WASHINGTON – President Joe Biden on Wednesday urged businesses to give workers paid leave to get a COVID-19 vaccine, an entreaty he made when announcing the United States met early his goal of administering 200 million shots in his first 100 days.
“No working American should lose a single dollar from their paycheck because they chose to fill their patriotic duty of getting vaccinated,” Biden said.
Dozens of Americans are rolling up their sleeves for a third dose of COVID-19 vaccine; The lastest shots are tweaked to guard against a worrisome mutated version of the virus. (April 12)
With more than half of adults, and more than 80% of seniors, having gotten at least one shot, the administration is turning its attention to workers.
Only 43% of working adults have received a shot, according to an administration official, who said surveys show incentives like gift cards or paid time off can be particularly motivating.
The $1.9 trillion coronavirus relief package that passed Congress last month included tax credits to reimburse small businesses for giving employees paid leave to get vaccinated or to recover from any after-effects.
President Joe Biden visits a vaccination site at Virginia Theological Seminary, Tuesday, April 6, 2021, in Alexandria, Va. Evan Vucci, AP (Photo: Evan Vucci, AP)
The IRS is expected on Wednesday to post instructions for how businesses can claim the credit, worth up to $511 per day off per worker. The reimbursement is available to companies with fewer than 500 workers, covering nearly half of all private sector employees.
“Businesses should know that they can provide it without a hit to their bottom line,” Biden said. “There’s no excuse for not getting it done.”
Helped by states and pharmacies, many large employers are already hosting vaccine clinics for workers.
Vaccines will increasingly be going to where people are, according to an administration official, in contrast to the initial rollout when demand greatly exceeded supply and people would willingly drive long distances to get an appointment. That could help officials reach younger people who are less at risk of serious illness and may need a more convenient and simpler process to get vaccinated.
More: Have a loved one who doesn’t want to get the COVID-19 vaccine? Here’s how to talk to them.
While Biden is urging employers to help protect the workforce, the federal government is staying clear of imposing mandates.
As the country opens up vaccines to anyone 16 and over the Director of the Centers for Disease Control and Prevention warns that we are still in a “complicated stage” with coronavirus. (April 19)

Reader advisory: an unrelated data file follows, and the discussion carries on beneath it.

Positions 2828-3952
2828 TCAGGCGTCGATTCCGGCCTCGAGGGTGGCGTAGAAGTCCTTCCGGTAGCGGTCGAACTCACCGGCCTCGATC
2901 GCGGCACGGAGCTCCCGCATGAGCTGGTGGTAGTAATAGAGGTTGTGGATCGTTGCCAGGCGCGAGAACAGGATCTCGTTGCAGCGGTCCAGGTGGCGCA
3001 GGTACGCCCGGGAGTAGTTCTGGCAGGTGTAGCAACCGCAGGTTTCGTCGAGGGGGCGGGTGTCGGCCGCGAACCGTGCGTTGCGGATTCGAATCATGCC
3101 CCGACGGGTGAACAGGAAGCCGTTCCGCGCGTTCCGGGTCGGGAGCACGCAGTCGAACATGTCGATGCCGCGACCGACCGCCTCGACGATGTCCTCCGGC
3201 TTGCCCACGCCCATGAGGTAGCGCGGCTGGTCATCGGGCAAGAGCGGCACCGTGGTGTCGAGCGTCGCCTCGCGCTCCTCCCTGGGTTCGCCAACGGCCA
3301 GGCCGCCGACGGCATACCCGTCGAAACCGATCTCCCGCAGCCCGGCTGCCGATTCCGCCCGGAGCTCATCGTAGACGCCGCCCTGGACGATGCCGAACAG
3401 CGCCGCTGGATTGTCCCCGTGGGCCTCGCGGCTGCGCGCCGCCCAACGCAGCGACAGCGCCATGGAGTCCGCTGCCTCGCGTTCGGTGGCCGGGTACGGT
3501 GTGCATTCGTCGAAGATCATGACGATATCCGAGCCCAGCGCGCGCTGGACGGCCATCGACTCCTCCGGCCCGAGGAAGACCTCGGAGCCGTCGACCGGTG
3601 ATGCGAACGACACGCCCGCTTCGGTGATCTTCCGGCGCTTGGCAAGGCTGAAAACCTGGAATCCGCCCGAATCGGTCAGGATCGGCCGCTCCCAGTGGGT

But the administration is encouraging businesses to provide both vaccination information and incentives beyond their own workers, such as through product giveaways and public service announcements.
Biden praised the grocery chain Kroger for offering employees $100 to get vaccinated. He said a hair salon in Springfield, Ohio, has helped more than 200 customers make vaccination appointments.
All adults ages 16 and older became eligible for vaccination in every state on Monday.
“If you’ve been waiting for your turn, wait no longer,” Biden said.
Before taking office, Biden pledged to get 100 million vaccines into the arms of Americans in his first 100 days, a goal many considered lofty given the patchwork federal response he inherited and the fact that no vaccine had been authorized for use at the time.
But the quick pace of vaccinations in January led health experts to question whether the 100 million goal was too low. CDC data showed the country already had surpassed that pace by late January.
Last month, Biden opened his first formal news conference by setting a new goal of administering 200 million COVID vaccine shots in his first 100 days in office.
Biden, who will reach his 100th day in office next week, said statistics released Thursday will show that threshold was crossed Wednesday.
“Today, we did it,” Biden said, calling the achievement a “powerful demonstration of unity and resolve.”
And, as he has done throughout the pandemic, Biden continued to urge Americans not to drop their guard while the virus and its variants are still circulating.
“We all need to mask up, until the number of cases goes down,” he said, “until everyone has a chance to get their shot.”
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